Owens (The Eye of the Elephant: An Epic Adventure in the African Wilderness), an experienced nature writer, puts her background to good use in her debut novel. Her descriptions of the Carolina coastal marsh add vibrancy to this story of Kya Clark, known as the Marsh Girl, who has survived alone there for years. Kya's story is intertwined with a 1969 murder mystery in which Kya is the chief suspect. The nature writing is lyrical, and narrator Cassandra Campbell does it justice.
"The Tattooist of Auschwitz is an extraordinary document, a story about the extremes of human behavior existing side by side: calculated brutality alongside impulsive and selfless acts of love. I find it hard to imagine anyone who would not be drawn in, confronted and moved. I would recommend it unreservedly to anyone, whether they'd read a hundred Holocaust stories or none." - Graeme Simsion, internationally-bestselling author of The Rosie Project
It all starts with a ring in a pawn shop -- a ladies West Point ring engraved with SRS. Jack Reacher knows, based on his experience and the year, it is not a thing given up lightly and decides to track the owner. The ex-MP's follows the ring across several states and a variety of unsavory characters as he discovers more about its owner's life. This title in author Lee Child's best-selling series relies less on non-stop action and more on procedure to answer questions, right some wrongs, and eventually leads to a showdown at the midnight line.
It is 1914, and the world has been on the brink of war so often, many New Yorkers treat the subject with only passing interest. Eliza Ferriday is thrilled to be traveling to St. Petersburg with Sofya Streshnayva, a cousin of the Romanovs. The two met years ago one summer in Paris and became close confidantes. Now, Eliza embarks on the trip of a lifetime, home with Sofya to see the splendors of Russia: the church with the interior covered in jeweled mosaics, the Rembrandts at the tsar's Winter Palace, the famous ballet.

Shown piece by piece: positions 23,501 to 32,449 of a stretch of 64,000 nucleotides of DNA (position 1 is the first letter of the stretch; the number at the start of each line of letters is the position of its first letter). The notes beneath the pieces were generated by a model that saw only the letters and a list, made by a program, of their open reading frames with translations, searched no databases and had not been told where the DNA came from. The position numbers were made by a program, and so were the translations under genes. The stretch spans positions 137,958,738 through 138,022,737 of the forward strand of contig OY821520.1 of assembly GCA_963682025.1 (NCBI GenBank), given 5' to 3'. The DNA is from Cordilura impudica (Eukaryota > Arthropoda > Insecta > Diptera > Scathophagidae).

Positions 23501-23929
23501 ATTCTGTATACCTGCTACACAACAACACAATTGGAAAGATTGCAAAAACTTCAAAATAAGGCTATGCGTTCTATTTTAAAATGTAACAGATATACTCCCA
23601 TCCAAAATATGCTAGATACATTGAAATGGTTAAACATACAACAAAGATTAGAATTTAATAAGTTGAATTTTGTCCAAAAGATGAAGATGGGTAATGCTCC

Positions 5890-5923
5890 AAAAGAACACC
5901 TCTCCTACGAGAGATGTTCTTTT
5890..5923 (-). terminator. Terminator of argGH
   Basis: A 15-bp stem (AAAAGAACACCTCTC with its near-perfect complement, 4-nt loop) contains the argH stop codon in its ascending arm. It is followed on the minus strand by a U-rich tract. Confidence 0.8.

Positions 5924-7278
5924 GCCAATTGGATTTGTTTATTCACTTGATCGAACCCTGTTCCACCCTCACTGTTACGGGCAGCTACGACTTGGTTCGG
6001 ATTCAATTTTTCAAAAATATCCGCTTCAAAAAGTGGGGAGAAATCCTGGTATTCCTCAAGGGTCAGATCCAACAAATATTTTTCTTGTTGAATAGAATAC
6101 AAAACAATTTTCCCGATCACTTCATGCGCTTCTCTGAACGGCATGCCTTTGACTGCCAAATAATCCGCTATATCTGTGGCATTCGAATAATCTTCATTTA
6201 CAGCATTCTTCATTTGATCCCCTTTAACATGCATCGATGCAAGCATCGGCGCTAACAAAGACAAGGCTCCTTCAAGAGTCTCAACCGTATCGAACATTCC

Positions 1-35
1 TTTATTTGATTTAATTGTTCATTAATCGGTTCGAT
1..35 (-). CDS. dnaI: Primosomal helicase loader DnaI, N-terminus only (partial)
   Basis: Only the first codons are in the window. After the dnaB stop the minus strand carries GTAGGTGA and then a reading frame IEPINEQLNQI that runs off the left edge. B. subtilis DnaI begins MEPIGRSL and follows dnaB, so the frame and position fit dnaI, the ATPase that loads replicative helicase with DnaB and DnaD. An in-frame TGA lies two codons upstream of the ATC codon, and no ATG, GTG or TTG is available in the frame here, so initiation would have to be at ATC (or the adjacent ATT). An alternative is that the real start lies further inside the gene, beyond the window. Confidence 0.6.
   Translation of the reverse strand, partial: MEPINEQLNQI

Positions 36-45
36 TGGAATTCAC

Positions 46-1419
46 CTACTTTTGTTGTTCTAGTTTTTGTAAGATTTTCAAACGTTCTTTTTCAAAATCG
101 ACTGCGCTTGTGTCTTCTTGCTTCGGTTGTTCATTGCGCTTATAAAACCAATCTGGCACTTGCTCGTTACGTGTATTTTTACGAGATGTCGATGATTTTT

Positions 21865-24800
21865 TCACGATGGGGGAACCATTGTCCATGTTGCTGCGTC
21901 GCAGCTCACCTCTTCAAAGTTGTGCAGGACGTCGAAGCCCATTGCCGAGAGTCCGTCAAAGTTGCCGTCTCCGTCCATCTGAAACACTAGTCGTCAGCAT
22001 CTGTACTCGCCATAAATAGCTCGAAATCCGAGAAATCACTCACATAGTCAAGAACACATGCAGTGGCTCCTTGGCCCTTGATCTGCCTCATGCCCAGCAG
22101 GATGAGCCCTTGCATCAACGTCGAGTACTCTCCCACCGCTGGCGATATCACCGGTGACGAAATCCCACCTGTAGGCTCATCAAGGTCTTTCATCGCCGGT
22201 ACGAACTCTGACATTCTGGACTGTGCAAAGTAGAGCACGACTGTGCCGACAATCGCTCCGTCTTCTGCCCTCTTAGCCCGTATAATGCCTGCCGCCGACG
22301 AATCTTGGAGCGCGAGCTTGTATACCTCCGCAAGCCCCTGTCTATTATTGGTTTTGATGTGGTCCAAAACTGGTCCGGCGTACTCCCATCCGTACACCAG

We all know about the mass shooting at Marjory Stoneman Douglas High School in Parkland, FL, the movement it sparked, and the teens who continue to speak truth to power. But do we really know the young people behind the tweets and interviews? Journalist Cullen (Columbine) tries to answer that question, documenting the impact of the tragedy and pain that swept through the community, as well as the movement that served as a lifeline for all involved.
Inspired by actual historical events, internationally best-selling Jenoff (The Orphan's Tale , 2017) reaches back in time to craft another gripping WWII-era tale. In 1946, still grieving from the tragic loss of her husband, Grace Healey stumbles across an abandoned suitcase in Manhattan's Grand Central Terminal. Overwhelmed by curiosity, she opens the suitcase, discovering a cache of photographic portraits of 12 women.
New York Times best-selling Harper's two earlier novels were both constructed around the harsher extremes of the Australian outback, and in this one we experience the isolated and inhospitable desert in Queensland. It is a brutal existence for the ranchers who live and work there, in relentless heat, hours away from any vestige of civilization. When the sun-baked body of Cam Bright, experienced at desert survival, is found by his brothers adjacent to a lone headstone in the middle of nowhere, marking the stockman's grave, they are hard pressed to find an explanation.
Twins born on the Summerbourne estate never survive, at least according to local lore, until the births of Seraphine Mayes and her twin brother, Danny. However, just a few hours after giving birth to the twins, their mother, Ruth, commits suicide by throwing herself from the estate's high cliffs and perishing amidst the rocks and ocean spray below. Twenty-five years later, Seraphine begins searching for the truth of that mysterious day, beginning with the family's au pair, Laura, who fled Summerbourne on the same day of Seraphine and Danny's birth and their mother's death.